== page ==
Indian Prime Minister Narendra Modi will be seeking a second-term in the upcoming May 2019 polls. For the past three decades, the BJP and other associated Hindu outfits have resurrected the Ayodhya issue before elections.
Thousands of Hindu monks and activists linked to Prime Minister Narendra Modi's Hindu nationalist party gathered in the Indian capital New Delhi on Sunday to urge the government to build a temple at the ruins of a 16th century mosque.
The calls for a new temple in the northern town of Ayodhya come ahead of an election that must be held by May 2019, when Modi will seek a second term.
Most analysts expect his Bharatiya Janata Party (BJP) to fare far less well than it did in 2014, and critics often accuse the party of using communal issues to whip up support.
For the past three decades, the BJP and Hindu outfits associated with it have resurrected the Ayodhya controversy before elections, stoking tensions between Hindus and a Muslim minority who make up 14 percent of India's 1.3 billion people.
In 1992 a militant Hindu mob tore down the centuries-old mosque in Ayodhya, triggering riots that killed about 2,000 people across India in one of the worst outbreaks of communal violence since the sub-continent's independence from British colonisers in 1947.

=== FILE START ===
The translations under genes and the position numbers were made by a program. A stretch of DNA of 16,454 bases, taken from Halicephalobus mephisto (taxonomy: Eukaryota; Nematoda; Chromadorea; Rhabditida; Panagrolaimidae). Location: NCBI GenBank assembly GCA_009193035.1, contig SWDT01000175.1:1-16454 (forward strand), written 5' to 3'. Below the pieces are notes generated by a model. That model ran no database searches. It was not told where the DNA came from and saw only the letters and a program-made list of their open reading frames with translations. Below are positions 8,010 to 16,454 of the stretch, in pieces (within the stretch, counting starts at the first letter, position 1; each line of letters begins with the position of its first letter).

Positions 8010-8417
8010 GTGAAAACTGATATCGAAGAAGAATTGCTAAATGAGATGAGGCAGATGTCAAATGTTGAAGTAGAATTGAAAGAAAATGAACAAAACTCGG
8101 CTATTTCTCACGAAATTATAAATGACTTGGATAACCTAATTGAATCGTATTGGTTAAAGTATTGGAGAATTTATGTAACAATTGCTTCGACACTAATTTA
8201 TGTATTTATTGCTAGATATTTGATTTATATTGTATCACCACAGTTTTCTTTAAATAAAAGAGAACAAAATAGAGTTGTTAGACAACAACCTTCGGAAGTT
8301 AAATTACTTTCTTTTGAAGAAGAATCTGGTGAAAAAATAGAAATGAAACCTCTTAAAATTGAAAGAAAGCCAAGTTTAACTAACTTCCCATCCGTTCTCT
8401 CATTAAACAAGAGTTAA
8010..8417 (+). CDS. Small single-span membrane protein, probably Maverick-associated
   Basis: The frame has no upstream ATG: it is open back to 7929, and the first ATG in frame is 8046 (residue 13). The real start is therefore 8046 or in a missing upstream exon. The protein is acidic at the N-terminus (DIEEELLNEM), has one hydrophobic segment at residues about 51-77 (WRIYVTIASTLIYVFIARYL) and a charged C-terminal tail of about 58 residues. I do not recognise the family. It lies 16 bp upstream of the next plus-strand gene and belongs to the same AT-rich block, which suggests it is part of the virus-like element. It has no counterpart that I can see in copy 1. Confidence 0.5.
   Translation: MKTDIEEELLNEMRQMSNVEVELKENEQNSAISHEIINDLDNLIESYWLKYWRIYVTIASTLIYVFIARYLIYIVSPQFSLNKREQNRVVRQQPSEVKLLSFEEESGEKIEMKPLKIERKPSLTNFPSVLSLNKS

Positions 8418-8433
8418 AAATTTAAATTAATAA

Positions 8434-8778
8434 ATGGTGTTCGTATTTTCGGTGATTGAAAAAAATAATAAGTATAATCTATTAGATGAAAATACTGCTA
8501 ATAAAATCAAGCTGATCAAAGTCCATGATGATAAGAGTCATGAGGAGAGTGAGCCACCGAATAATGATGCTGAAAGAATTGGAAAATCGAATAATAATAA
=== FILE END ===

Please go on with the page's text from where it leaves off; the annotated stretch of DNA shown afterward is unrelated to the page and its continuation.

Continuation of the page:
Most Hindus believe the warrior-god Ram was born in Ayodhya, and Hindu groups insist that there was a temple there before a mosque was built by a Muslim ruler in 1528.
Hindu monks want the government to introduce a legislation to pave the way for a temple, said Sharad Sharma, spokesman for the Vishwa Hindu Parishad (VHP), or the World Hindu Council, a group that has close ties with the BJP.
"It's an issue of faith for millions of Hindus who cannot endlessly wait for a temple at the birthplace of Lord Ram," he said.
Both Hindu and Muslim groups have petitioned the Supreme Court to help resolve the issue. The top court has sought more time to give its verdict.
The BJP and VHP and their parent movement, the Rashtriya Swayamsevak Sangh, have asked the government to issue an executive order to build a temple, bypassing the Supreme Court.
Late last month, tens of thousands of Hindu seers, their followers and political activists had gathered in Ayodhya to press for their demand for a temple.
Ahead of Sunday's rally, police stepped up security, with organisers expecting hundreds of thousands to participate.
Uttar Pradesh, the state where Ayodha is located, has suffered repeated outbreaks of communal violence since Yogi Adityanath, a BJP hardliner seen as a potential successor to Modi, became chief minister last year.
Earlier this month, a senior police officer and another man were killed in violent protests in the state over reports that a cow, an animal sacred in Hindu culture, had been slaughtered.